wyld_dandelyon (wyld_dandelyon) wrote,

Flash Fiction: The Power of Pastry

Annie clutched the slice of wedding cake to her plump bosom. No matter how tempted she was, this slice wasn’t for eating. At least, not until tomorrow. She reached into her purse for the ziplock baggie that had held her lunch cookies, and slid the cake into it. Then she placed it resolutely into her purse—getting squashed wouldn’t hurt it any. Not for her purposes, anyway.

Besides, it was a great party, with plenty of other food. She partied until long after the lucky couple had left for their honeymoon, then went home to her lonely efficiency apartment.

She pulled out the cake and opened the bag. It wasn’t as squashed as she expected, and her stomach rumbled. Resolutely, she added one petal from the rose Maria had given her, out of the bride’s bouquet. Maria was slim and pretty; it was no surprise she’d caught it. But she was generous to her friends too, she gave everyone a flower, “for luck”.

Then Annie got out her grandmother’s Book, checked the directions again. She chanted the nonsense syllables, breathed into the bag, sealed it, and placed it under her pillow. Then she laid down, willing herself to dream, to see her own future husband.

Again and again her thoughts wandered, but Annie refused to get up for a snack, or to let herself daydream about cute musicians. She focused on that bit of cake, on herself in a wedding dress. Her thoughts became disjointed, but the images of the cake, the wedding dress, kept flitting through them.

Then she was pinned by a bright, oddly green light. She was in a field, in a plain white dress, with none of the glitter or lace she’d always imagined for her wedding. Above her was a—an origami Christmas ornament? At least, that’s what she thought at first. But the light was coming from it, and suddenly, she was flying through the air, her beautiful, ridiculous, uncomfortable pumps sliding off her feet and falling into the field below.

She rose up to the odd-looking object, seeing the origami folds open, showing an alien air-lock. She floated effortlessly inside, feeling safe and loved. A sprinkle of glowing lights hovered in front of her face, like a bridal veil. She smiled. She floated into the airlock, which closed behind her. Music started, but it was weird, chaotic, as if the orchestra couldn’t decide whether to play the Star Wars theme or a wedding march.

As she floated down the corridor into a high-tech robotic laboratory, Star Wars won, then segued into Vader’s theme. She floated onto the table, and a robot stepped up with a scissors and reached for her gown. “Hey! Stop. I’m supposed to be dreaming about my wedding, not some stupid alien abduction thing.”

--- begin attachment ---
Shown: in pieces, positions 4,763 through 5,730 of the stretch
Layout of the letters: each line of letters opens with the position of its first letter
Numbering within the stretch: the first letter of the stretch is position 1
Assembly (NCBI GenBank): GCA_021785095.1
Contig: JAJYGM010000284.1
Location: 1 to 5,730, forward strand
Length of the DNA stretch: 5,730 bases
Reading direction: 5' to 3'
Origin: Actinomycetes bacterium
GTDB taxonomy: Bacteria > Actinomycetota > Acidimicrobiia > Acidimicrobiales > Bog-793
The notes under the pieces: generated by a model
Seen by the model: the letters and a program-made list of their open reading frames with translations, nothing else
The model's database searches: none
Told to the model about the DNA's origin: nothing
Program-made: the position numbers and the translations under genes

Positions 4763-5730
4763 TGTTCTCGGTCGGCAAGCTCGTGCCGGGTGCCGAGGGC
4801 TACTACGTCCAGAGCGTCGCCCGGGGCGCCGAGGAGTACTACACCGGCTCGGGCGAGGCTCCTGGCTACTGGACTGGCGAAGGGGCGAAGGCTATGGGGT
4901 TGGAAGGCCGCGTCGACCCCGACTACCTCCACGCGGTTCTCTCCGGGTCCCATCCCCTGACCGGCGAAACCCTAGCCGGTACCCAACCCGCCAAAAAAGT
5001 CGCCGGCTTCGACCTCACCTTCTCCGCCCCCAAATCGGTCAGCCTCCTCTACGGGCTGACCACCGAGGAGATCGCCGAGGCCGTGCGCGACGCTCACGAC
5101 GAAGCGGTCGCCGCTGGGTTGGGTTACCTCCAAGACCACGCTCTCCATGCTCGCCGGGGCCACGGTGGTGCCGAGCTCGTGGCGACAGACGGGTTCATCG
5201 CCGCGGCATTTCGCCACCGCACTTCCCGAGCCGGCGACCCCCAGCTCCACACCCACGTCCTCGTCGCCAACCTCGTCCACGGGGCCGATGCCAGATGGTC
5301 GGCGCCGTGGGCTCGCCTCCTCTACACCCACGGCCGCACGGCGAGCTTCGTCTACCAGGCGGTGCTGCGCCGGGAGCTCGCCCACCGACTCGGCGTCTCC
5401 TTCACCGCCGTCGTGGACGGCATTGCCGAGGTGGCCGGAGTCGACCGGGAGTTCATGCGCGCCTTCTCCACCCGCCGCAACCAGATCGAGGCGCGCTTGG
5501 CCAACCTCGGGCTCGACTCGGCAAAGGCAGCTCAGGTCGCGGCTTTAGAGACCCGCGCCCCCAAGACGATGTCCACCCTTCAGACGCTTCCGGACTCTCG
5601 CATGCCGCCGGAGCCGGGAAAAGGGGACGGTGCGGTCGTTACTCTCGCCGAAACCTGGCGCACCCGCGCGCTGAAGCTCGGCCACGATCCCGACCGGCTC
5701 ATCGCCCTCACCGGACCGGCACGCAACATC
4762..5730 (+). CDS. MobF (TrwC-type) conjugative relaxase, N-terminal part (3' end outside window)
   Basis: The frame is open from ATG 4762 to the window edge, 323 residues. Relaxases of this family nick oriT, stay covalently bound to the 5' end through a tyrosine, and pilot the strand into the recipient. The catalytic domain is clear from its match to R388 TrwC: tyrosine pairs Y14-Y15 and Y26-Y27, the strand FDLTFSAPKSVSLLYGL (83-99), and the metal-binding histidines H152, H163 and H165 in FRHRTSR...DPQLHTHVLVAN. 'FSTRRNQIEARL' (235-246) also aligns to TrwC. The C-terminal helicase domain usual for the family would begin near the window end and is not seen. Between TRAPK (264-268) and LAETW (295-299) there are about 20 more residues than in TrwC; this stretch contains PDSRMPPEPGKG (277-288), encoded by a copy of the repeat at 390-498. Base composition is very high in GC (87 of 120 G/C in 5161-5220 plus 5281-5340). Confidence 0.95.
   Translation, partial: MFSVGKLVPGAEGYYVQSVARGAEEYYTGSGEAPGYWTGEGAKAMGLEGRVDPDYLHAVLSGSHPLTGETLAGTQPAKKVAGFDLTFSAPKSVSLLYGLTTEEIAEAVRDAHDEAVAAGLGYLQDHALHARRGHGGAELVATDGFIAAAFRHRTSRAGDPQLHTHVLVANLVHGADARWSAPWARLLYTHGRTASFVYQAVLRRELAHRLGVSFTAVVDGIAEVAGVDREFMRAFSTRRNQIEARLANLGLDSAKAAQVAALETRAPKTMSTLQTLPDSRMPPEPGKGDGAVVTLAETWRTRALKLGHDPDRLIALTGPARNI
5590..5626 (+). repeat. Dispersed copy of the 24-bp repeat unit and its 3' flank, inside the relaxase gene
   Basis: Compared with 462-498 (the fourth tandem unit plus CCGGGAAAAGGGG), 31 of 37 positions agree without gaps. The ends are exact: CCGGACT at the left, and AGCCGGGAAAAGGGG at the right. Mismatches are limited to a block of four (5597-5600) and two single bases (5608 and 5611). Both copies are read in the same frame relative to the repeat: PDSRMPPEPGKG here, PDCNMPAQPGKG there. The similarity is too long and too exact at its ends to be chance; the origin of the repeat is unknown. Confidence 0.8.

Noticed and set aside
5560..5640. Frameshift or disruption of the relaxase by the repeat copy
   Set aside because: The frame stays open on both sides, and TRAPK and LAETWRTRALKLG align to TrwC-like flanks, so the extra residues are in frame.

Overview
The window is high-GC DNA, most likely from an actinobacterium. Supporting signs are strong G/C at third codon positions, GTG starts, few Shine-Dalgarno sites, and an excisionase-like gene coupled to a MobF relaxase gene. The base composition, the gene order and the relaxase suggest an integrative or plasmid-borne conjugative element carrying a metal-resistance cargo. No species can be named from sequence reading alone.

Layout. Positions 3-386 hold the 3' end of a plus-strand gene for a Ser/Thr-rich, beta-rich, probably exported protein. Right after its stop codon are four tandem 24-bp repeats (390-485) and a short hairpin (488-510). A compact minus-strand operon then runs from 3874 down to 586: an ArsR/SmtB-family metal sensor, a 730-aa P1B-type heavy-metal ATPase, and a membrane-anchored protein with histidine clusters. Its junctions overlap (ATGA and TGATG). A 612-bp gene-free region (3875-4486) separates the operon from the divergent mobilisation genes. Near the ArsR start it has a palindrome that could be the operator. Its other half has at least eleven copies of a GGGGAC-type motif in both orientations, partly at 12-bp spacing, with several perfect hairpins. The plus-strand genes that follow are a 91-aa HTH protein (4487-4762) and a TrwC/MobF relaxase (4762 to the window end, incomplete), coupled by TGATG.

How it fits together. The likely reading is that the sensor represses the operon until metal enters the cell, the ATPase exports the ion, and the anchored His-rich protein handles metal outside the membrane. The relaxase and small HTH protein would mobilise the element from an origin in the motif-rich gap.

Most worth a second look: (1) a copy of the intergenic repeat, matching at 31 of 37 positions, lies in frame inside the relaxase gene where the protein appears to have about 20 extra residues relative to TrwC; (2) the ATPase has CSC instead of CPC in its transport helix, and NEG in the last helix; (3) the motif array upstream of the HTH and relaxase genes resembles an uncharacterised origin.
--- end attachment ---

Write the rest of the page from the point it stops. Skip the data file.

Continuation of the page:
“Wedding? What wedding?” She knew that voice.

“Todd? Is that you? What kind of best friend cuts up his friend’s wedding dress.”

“How else am I going to get to see you naked? Besides, this is just a dream. I probably won’t even remember it in the morning.”

The robot advanced again, and Annie sat up, swatted its hand away and grabbed the scissors. “You want to talk to me, you get out here in person!”

“I’m no good at talking in person. What’s this about a wedding? This isn’t your dress for Cat’s wedding. That one was blue, and shorter. Right?”

“I’m talking about my wedding!”

“You’re getting married?”

“Yes. Well no, not right now. But eventually, I hope.”

“So why are you in a wedding gown now?”

Annie blushed. “Well, there was this spell—this folktale, really—in Grandma’s Book. Anyway, it said if I slept on a piece of wedding cake I would dream about my future husband.”

“That’s just stupid superstition. Who did you dream about?”

“I’m dreaming about you. Unless you count the robot.”

“See? Like I said, superstition. Guys like me don’t get married. Girls don’t like us.”

“I like you.” Annie protested, loyally.

“Not that way.”

She wondered if that was true. “How do you know? You never asked.”

“Well, yeah, guys like me don’t ask. And we don’t have conversations like this either. You know, having analyzed the situation, I think you’re right. This is not my dream. There is no way this is my dream. In my dream, you’d be laying there quietly while the robot cut your clothes off. This—this is just bogus. Unless you want to get undressed for me without the robot?”

“You—you want to see me naked?” Annie was astonished, but then felt powerful. Sexy. It was a very weird feeling.

“Well, duh! What do you think I am? Chopped liver?”

“Oh. I mean, no.”

“So, are you going to get naked?”

She reached for the buttons on her bodice, but stopped. The robot and the spaceship were fading. “Maybe later.”


The dream dissolved, and Annie found herself laying in bed, wide awake, the dream clear and sharp in her memory, like the world seen through new glasses. She sat up.


She tried the word on her tongue. She’d always thought he was cute. But he wasn’t interested in her. She’s always been taught that guys asked for sex if they were interested in a person, and sometimes even if they weren’t, if they were horny. And guys were always horny.

Though, she reflected, that didn’t seem at all like Todd.

She checked the calendar. They were getting together to watch scifi movies tomorrow—well, technically today. Alone—Marcus and Ent were off to some conference. She smiled, then bit her lip. If he wouldn’t ask her, she would have to ask.

Suddenly, she felt very nervous.

She resolved to bake brownies tomorrow, double-rich with extra dark chocolate bits. For courage.

I've been buried in NaNoWriMo, and wasn't worrying about #fridayflash, but here's it's time to be writing and gee, my subconscious starts me on a flash story. It's amazing what a bit of habit-making can do!

I hope you'll leave me a comment.
Tags: flash fiction, writing
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